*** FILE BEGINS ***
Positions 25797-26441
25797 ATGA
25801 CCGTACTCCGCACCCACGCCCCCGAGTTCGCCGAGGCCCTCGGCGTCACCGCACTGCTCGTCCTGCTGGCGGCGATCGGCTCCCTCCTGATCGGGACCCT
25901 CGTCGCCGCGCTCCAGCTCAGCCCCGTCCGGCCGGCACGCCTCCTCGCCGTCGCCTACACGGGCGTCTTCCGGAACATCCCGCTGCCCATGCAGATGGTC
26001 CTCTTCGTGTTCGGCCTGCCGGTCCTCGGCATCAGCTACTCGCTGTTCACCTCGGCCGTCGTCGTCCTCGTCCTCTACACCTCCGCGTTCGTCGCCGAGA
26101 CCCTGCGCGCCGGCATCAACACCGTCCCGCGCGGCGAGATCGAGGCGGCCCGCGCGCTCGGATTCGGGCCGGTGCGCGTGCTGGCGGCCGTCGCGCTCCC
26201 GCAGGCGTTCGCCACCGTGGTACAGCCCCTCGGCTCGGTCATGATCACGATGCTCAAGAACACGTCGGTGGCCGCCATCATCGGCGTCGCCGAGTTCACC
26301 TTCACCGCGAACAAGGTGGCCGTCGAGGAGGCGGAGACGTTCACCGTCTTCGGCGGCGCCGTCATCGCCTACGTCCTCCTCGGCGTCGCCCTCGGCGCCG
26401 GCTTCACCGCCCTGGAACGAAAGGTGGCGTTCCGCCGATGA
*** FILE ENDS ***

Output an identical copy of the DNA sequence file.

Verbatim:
Positions 25797-26441
25797 ATGA
25801 CCGTACTCCGCACCCACGCCCCCGAGTTCGCCGAGGCCCTCGGCGTCACCGCACTGCTCGTCCTGCTGGCGGCGATCGGCTCCCTCCTGATCGGGACCCT
25901 CGTCGCCGCGCTCCAGCTCAGCCCCGTCCGGCCGGCACGCCTCCTCGCCGTCGCCTACACGGGCGTCTTCCGGAACATCCCGCTGCCCATGCAGATGGTC
26001 CTCTTCGTGTTCGGCCTGCCGGTCCTCGGCATCAGCTACTCGCTGTTCACCTCGGCCGTCGTCGTCCTCGTCCTCTACACCTCCGCGTTCGTCGCCGAGA
26101 CCCTGCGCGCCGGCATCAACACCGTCCCGCGCGGCGAGATCGAGGCGGCCCGCGCGCTCGGATTCGGGCCGGTGCGCGTGCTGGCGGCCGTCGCGCTCCC
26201 GCAGGCGTTCGCCACCGTGGTACAGCCCCTCGGCTCGGTCATGATCACGATGCTCAAGAACACGTCGGTGGCCGCCATCATCGGCGTCGCCGAGTTCACC
26301 TTCACCGCGAACAAGGTGGCCGTCGAGGAGGCGGAGACGTTCACCGTCTTCGGCGGCGCCGTCATCGCCTACGTCCTCCTCGGCGTCGCCCTCGGCGCCG
26401 GCTTCACCGCCCTGGAACGAAAGGTGGCGTTCCGCCGATGA